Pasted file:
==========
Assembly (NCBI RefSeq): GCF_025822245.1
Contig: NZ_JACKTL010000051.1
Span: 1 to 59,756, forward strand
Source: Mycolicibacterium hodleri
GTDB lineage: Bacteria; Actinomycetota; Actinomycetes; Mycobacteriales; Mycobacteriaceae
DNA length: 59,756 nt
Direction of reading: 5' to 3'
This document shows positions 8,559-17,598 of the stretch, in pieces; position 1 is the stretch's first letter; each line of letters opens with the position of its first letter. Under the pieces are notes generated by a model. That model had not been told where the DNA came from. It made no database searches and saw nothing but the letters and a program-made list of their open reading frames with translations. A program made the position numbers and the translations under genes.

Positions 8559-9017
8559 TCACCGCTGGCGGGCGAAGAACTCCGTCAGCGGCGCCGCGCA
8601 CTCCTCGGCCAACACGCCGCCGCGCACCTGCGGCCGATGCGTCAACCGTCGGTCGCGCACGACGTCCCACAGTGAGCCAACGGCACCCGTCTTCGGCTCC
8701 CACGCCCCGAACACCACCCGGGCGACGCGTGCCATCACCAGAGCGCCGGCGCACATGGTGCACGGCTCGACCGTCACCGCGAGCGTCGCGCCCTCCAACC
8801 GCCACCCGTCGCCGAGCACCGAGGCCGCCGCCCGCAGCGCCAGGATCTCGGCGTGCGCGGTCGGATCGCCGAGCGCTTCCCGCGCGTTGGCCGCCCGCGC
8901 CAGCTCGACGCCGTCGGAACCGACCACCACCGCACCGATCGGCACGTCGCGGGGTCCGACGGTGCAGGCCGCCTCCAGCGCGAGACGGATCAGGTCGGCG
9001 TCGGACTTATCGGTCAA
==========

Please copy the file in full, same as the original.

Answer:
Assembly (NCBI RefSeq): GCF_025822245.1
Contig: NZ_JACKTL010000051.1
Span: 1 to 59,756, forward strand
Source: Mycolicibacterium hodleri
GTDB lineage: Bacteria; Actinomycetota; Actinomycetes; Mycobacteriales; Mycobacteriaceae
DNA length: 59,756 nt
Direction of reading: 5' to 3'
This document shows positions 8,559-17,598 of the stretch, in pieces; position 1 is the stretch's first letter; each line of letters opens with the position of its first letter. Under the pieces are notes generated by a model. That model had not been told where the DNA came from. It made no database searches and saw nothing but the letters and a program-made list of their open reading frames with translations. A program made the position numbers and the translations under genes.

Positions 8559-9017
8559 TCACCGCTGGCGGGCGAAGAACTCCGTCAGCGGCGCCGCGCA
8601 CTCCTCGGCCAACACGCCGCCGCGCACCTGCGGCCGATGCGTCAACCGTCGGTCGCGCACGACGTCCCACAGTGAGCCAACGGCACCCGTCTTCGGCTCC
8701 CACGCCCCGAACACCACCCGGGCGACGCGTGCCATCACCAGAGCGCCGGCGCACATGGTGCACGGCTCGACCGTCACCGCGAGCGTCGCGCCCTCCAACC
8801 GCCACCCGTCGCCGAGCACCGAGGCCGCCGCCCGCAGCGCCAGGATCTCGGCGTGCGCGGTCGGATCGCCGAGCGCTTCCCGCGCGTTGGCCGCCCGCGC
8901 CAGCTCGACGCCGTCGGAACCGACCACCACCGCACCGATCGGCACGTCGCGGGGTCCGACGGTGCAGGCCGCCTCCAGCGCGAGACGGATCAGGTCGGCG
9001 TCGGACTTATCGGTCAA